Walter Netsch was born in 1920 in Chicago and studied architecture at the Massachusetts Institute of Technology. Upon graduation in 1943 he enlisted in the U.S. Army. Returning to civilian life in 1946, he took a job with L. Morgan Yost, a residential architect practicing in the suburbs of Chicago. In 1947 he joined the San Francisco office of Skidmore, Owings & Merrill. In 1951, he transferred to the Chicago office of SOM, where he became partner and developed his innovative architectural aesthetic, known as "field theory." Netsch worked at SOM until retiring in 1979. Netsch's career included such important commissions as the U. S. Air Force Academy, Colorado Springs, Colorado; the University of Illinois, Chicago; The Art Institute of Chicago's East Wing; and the Regenstein Libraries at Northwestern University and the University of Chicago. After retiring from SOM, he maintained a consulting practice in Chicago. Netsch was elected to the College of Fellows of the American Institute of Architects in 1967. Netsch died at his home in Chicago on June 15, 2008.
Netsch speaks about study at MIT; working in the office of L. Morgan Yost; thoughts on Mies van der Rohe and the Chicago School; Netsch-and-cash for Owings; the Inland Steel building; IIT campus work; U.S. Air Force Academy and Chapel; Field Theory; artists and collecting art; serving on the Fine Arts Commission, Washington, D.C.; Nathaniel Owings and other Skidmore, Owings & Merrill partners.
First study model for the Inland Steel building; Chicago, c.1954. Department of Architecture, The Art Institute of Chicago.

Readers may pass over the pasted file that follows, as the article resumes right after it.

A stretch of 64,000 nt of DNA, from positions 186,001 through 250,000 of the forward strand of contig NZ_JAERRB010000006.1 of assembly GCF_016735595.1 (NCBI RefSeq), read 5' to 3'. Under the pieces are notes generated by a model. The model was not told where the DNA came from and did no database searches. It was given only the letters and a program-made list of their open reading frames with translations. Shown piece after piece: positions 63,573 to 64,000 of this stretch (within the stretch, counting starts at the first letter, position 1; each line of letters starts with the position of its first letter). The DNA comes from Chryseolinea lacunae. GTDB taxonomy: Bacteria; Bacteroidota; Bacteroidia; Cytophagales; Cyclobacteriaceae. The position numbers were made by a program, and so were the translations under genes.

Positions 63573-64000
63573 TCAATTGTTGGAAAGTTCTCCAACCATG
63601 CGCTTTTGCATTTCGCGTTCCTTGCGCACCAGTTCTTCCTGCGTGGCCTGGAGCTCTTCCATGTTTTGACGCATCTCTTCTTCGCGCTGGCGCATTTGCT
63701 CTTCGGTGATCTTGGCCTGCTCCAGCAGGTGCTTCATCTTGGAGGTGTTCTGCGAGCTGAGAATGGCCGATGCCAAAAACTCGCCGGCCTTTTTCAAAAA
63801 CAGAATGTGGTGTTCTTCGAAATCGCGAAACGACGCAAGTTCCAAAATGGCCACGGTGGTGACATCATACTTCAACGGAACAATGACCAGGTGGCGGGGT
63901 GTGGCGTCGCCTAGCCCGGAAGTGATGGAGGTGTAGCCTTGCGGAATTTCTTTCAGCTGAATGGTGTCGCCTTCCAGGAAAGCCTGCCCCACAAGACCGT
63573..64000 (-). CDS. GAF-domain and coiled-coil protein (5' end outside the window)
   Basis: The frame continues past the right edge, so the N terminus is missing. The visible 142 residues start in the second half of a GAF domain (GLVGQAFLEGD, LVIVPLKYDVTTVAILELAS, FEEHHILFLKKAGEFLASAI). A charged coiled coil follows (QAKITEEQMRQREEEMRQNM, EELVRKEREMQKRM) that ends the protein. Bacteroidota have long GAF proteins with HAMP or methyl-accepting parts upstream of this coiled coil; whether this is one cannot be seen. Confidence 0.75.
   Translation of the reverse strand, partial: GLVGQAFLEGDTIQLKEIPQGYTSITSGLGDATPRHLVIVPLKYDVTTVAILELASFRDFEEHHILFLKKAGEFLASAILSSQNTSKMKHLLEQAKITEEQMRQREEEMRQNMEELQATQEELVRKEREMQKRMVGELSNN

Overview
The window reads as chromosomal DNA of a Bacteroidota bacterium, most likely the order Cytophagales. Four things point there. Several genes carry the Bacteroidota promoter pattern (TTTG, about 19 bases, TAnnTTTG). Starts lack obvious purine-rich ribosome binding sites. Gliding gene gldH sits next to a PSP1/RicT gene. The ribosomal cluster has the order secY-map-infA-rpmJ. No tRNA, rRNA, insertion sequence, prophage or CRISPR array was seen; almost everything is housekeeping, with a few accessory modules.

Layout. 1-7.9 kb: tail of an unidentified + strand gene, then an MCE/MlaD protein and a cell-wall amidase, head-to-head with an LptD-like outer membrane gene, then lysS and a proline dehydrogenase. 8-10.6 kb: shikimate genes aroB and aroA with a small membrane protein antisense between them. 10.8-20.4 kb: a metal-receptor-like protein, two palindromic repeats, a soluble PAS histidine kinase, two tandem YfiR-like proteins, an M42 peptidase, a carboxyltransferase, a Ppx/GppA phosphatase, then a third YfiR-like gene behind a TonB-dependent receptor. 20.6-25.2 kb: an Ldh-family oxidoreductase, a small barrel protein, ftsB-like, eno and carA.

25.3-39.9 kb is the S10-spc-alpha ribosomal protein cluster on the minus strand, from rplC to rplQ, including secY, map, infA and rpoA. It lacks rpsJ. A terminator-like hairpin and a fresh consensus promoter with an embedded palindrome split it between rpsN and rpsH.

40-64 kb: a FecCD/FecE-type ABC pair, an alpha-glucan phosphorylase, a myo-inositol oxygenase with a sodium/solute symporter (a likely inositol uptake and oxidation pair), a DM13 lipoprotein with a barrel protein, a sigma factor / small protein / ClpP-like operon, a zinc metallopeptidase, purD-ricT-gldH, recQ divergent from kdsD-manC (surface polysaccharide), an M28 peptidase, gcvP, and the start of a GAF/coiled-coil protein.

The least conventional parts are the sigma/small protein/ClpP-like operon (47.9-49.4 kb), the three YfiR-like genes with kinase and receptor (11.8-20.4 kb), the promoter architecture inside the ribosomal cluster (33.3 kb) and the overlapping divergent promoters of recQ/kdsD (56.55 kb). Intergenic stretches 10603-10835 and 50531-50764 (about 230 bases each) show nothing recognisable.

United States Air Force Academy Chapel; Colorado Springs, Colorado, 1964. Photograph by Hedrich-Blessing, courtesy of SOM.
"I think social and private responsibility were in the air [after WW II] , whether you're talking about Charlie Eames, or Morgan Yost, or Paul Schweikher, or the Kecks, or Breuer and his 'bi-nuclear house'. The concept of [a zoned house] having a living and a private end was part of the dignity of man that was coming out of the Second World War, when democracy won. I think you have to understand that there was an ethic involved with the time, just as much as with the Vietnam debacle, that influenced America and changed everything around. The ethos of our culture affects our artifacts....The Postmodernists have pushed aesthetics. They did it for a revolutionary purpose. The Postmodernists did it to turn over the tables. It was the easiest way to turn over the tables in an affluent society, to appeal to the elite. The revolution in America was not going to occur at the bottom, it was going to occur with the elite. In our case, the revolution in 1946-47 was for America, for a democratic society that had won a war and preserved democracy." (p. 56)
Funding for this oral history was provided by Skidmore, Owings & Merrill.